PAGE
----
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Choose Your Home State

See where you can get a reciprocal license and learn more about your state's rules.

A Method. To The Licensing Madness.

Understanding reciprocity is vital if you want to make the most of your adjusting career. To put it plainly, the more licenses you hold, the better. Obtaining reciprocal licenses makes you more attractive to employers, increases your revenue, and allows you to help wherever you’re needed.

Licensing Versus Non-Licensing States

If you live in a licensing state, you need to get your home state license first. Most states will only offer reciprocal licensing privileges to adjusters who hold their home or designated home state license.

Select a state below to learn more.

  • LICENSING STATE
  • NON-LICENSING STATE
NY CA OK TX LA AR MS AL MO KS GA FL SC NC TN KY VA WV IL IN OH PA VT NH MA CT ME RI DE NJ MD IA WI MI MN NE SD ND NM CO WY MT UT AZ HI NV ID OR AK WA

Reciprocity
Recommended.

“Because of the training I received, along with their recommendations for reciprocal licenses, I had my pick of multiple employers. I owe my entire career to AdjusterPro.”

Evan Mason, Independent Adjuster

Frequently Asked Questions

  • What is reciprocity?

    Reciprocity, or reciprocal licensing privileges, allows a licensed adjuster to obtain another state(s) license without having to pass that specific state’s exam. Thank goodness, right? Once you have your home state or DHS license, you can apply for other state licenses through reciprocity.

    It’s not automatic – you will need to complete the required paperwork and submit the licensing fees but most licensing states are now reciprocal with each other. There are some caveats – New York and California do not reciprocate with any other state for example. To learn what states will offer you a reciprocal license, visit the AdjusterPro Reciprocity Map and click on your state.

  • How does getting reciprocal licenses help me?

    The bottom line: the more licenses you have, the better. Whether it’s an insurance carrier or an independent adjusting firm, employers need adjusters who can work whenever and wherever claims happen. And you can only do that if you have the proper license for that state.

    For example, employers may need to send hundreds of adjusters to Florida after a hurricane. The company checks their roster and adjusters who hold a Florida license are first in line for deployment. But the large number of adjusters sent to Florida leaves holes for the daily claims that will still need to be handled in states like Georgia and Mississippi. So now they need to find adjusters who are licensed in those states to come in and work. You get the idea….

    Bottom Line: being licensed in multiple states will make you more attractive to employers, increase your revenue, and allow you to help wherever you are needed.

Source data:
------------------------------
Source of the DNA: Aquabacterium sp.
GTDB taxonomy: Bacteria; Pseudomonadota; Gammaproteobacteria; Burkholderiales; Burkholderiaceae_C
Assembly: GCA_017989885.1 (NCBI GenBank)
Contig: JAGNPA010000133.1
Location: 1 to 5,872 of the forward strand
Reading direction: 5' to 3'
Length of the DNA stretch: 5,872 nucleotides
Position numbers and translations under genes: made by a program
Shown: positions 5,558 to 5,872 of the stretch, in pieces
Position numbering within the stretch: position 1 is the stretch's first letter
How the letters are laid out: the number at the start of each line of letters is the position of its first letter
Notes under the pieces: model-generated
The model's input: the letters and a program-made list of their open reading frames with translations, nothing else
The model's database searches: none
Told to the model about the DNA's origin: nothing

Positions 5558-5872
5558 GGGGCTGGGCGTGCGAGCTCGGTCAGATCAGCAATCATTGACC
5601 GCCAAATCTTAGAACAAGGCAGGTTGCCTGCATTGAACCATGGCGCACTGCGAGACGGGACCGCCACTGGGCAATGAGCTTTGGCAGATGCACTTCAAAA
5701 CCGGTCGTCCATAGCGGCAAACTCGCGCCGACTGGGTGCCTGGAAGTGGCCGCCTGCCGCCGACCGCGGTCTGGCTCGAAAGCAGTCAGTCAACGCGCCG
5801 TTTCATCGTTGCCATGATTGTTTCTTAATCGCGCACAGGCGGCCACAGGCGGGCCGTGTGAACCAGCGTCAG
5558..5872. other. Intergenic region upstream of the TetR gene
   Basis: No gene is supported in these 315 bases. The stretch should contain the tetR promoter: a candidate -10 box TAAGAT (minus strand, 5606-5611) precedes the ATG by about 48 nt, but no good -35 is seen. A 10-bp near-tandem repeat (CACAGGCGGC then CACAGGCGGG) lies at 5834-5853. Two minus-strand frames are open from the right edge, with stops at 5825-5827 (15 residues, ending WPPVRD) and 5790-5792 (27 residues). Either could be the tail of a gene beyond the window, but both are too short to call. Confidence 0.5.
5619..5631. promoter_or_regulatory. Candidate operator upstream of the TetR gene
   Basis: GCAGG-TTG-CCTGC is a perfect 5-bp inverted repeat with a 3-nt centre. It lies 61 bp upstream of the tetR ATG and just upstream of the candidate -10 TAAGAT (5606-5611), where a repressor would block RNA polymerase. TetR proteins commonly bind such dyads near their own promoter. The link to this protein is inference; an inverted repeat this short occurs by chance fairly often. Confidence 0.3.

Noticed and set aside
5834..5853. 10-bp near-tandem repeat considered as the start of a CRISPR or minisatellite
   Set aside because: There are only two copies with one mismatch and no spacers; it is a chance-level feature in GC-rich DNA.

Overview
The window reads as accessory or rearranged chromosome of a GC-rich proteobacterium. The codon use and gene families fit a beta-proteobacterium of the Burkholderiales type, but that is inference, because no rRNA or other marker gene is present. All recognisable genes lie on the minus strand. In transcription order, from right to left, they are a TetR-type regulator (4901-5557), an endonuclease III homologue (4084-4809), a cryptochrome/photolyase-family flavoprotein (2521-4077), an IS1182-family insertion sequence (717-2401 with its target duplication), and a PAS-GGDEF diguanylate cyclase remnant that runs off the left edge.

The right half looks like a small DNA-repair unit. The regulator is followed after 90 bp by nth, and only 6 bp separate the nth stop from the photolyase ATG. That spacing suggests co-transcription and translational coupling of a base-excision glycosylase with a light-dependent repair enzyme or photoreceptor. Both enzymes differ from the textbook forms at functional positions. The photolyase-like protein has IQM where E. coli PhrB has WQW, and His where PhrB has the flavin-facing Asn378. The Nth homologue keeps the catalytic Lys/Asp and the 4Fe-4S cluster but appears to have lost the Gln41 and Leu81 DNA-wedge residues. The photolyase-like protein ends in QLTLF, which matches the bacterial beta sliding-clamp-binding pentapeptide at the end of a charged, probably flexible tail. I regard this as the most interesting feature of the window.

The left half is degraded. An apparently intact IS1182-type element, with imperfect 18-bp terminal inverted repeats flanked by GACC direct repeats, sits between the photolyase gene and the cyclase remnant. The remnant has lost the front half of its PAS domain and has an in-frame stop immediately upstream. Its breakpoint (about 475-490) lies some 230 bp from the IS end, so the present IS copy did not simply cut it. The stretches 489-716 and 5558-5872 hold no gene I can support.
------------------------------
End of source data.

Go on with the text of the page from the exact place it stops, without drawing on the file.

• What if my home state doesn’t license? What is a DHS license?

    If you live in a non-licensing state, you should obtain a “Designated Home State” or DHS license. A DHS license basically works just like having your home state license and is vital if you want to work any claims outside of your non-licensing state. If you live in Kansas for example, you can adjust claims there without a license, but you can’t go work claims in Florida or Texas. While a host of different states offer a DHS license, we recommend obtaining the Florida 70-20 Nonresident DHS license. It offers great reciprocity and Florida has the quickest application turnaround time in the country.

    States that do not currently license adjusters: Colorado, District of Columbia, Illinois, Iowa, Kansas, Maryland, Missouri, Nebraska, New Jersey, North Dakota, Ohio, Pennsylvania, South Dakota, Tennessee, Virginia, and Wisconsin.

  • Which state offers the best reciprocity?

    This is one of the most common misconceptions about reciprocity. Too often, adjusters believe or hear from someone else that some states enjoy more reciprocity than others (e.g. Texas is reciprocal with 32 states!). That may have been true once upon a time, but in today’s industry, reciprocity is predicated not on what state license you have but on whether it’s your home state license. So if you want to enjoy reciprocal licensing privileges, you need to hold your home state license first. It’s that simple.

  • How do I get reciprocal licenses?

    Just because your home state is reciprocal with another does not mean you can just hop across state lines and begin working claims. You need to apply for the reciprocal license and pay the state’s fees. Obtaining reciprocal licenses will cost you anywhere from $55 – $175 per state for the application fees, plus the time it takes to complete all the necessary paperwork; usually about a day or two. Most states’ applications can be completed and submitted online from either NIPR or Sircon.